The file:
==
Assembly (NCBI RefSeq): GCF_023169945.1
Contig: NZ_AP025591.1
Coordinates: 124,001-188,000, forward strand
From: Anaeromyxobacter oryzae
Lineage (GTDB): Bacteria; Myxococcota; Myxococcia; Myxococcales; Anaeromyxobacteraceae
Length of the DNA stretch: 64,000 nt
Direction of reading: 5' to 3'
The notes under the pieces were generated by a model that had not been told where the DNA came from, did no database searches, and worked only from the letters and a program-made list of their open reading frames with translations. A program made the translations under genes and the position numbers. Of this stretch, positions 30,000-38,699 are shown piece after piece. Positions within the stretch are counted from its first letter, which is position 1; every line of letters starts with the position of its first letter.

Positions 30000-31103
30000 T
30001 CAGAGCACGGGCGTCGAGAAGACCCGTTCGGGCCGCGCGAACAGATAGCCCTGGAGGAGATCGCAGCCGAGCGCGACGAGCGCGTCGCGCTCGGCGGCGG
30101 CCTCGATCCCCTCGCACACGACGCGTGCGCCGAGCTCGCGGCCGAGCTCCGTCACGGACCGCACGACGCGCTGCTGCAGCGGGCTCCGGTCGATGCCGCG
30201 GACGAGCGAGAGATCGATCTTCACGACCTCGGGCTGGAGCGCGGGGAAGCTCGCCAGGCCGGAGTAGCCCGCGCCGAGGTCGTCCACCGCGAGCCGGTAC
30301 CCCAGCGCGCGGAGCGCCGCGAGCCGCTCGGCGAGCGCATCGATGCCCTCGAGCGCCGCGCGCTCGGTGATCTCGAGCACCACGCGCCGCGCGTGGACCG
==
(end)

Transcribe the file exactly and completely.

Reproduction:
Assembly (NCBI RefSeq): GCF_023169945.1
Contig: NZ_AP025591.1
Coordinates: 124,001-188,000, forward strand
From: Anaeromyxobacter oryzae
Lineage (GTDB): Bacteria; Myxococcota; Myxococcia; Myxococcales; Anaeromyxobacteraceae
Length of the DNA stretch: 64,000 nt
Direction of reading: 5' to 3'
The notes under the pieces were generated by a model that had not been told where the DNA came from, did no database searches, and worked only from the letters and a program-made list of their open reading frames with translations. A program made the translations under genes and the position numbers. Of this stretch, positions 30,000-38,699 are shown piece after piece. Positions within the stretch are counted from its first letter, which is position 1; every line of letters starts with the position of its first letter.

Positions 30000-31103
30000 T
30001 CAGAGCACGGGCGTCGAGAAGACCCGTTCGGGCCGCGCGAACAGATAGCCCTGGAGGAGATCGCAGCCGAGCGCGACGAGCGCGTCGCGCTCGGCGGCGG
30101 CCTCGATCCCCTCGCACACGACGCGTGCGCCGAGCTCGCGGCCGAGCTCCGTCACGGACCGCACGACGCGCTGCTGCAGCGGGCTCCGGTCGATGCCGCG
30201 GACGAGCGAGAGATCGATCTTCACGACCTCGGGCTGGAGCGCGGGGAAGCTCGCCAGGCCGGAGTAGCCCGCGCCGAGGTCGTCCACCGCGAGCCGGTAC
30301 CCCAGCGCGCGGAGCGCCGCGAGCCGCTCGGCGAGCGCATCGATGCCCTCGAGCGCCGCGCGCTCGGTGATCTCGAGCACCACGCGCCGCGCGTGGACCG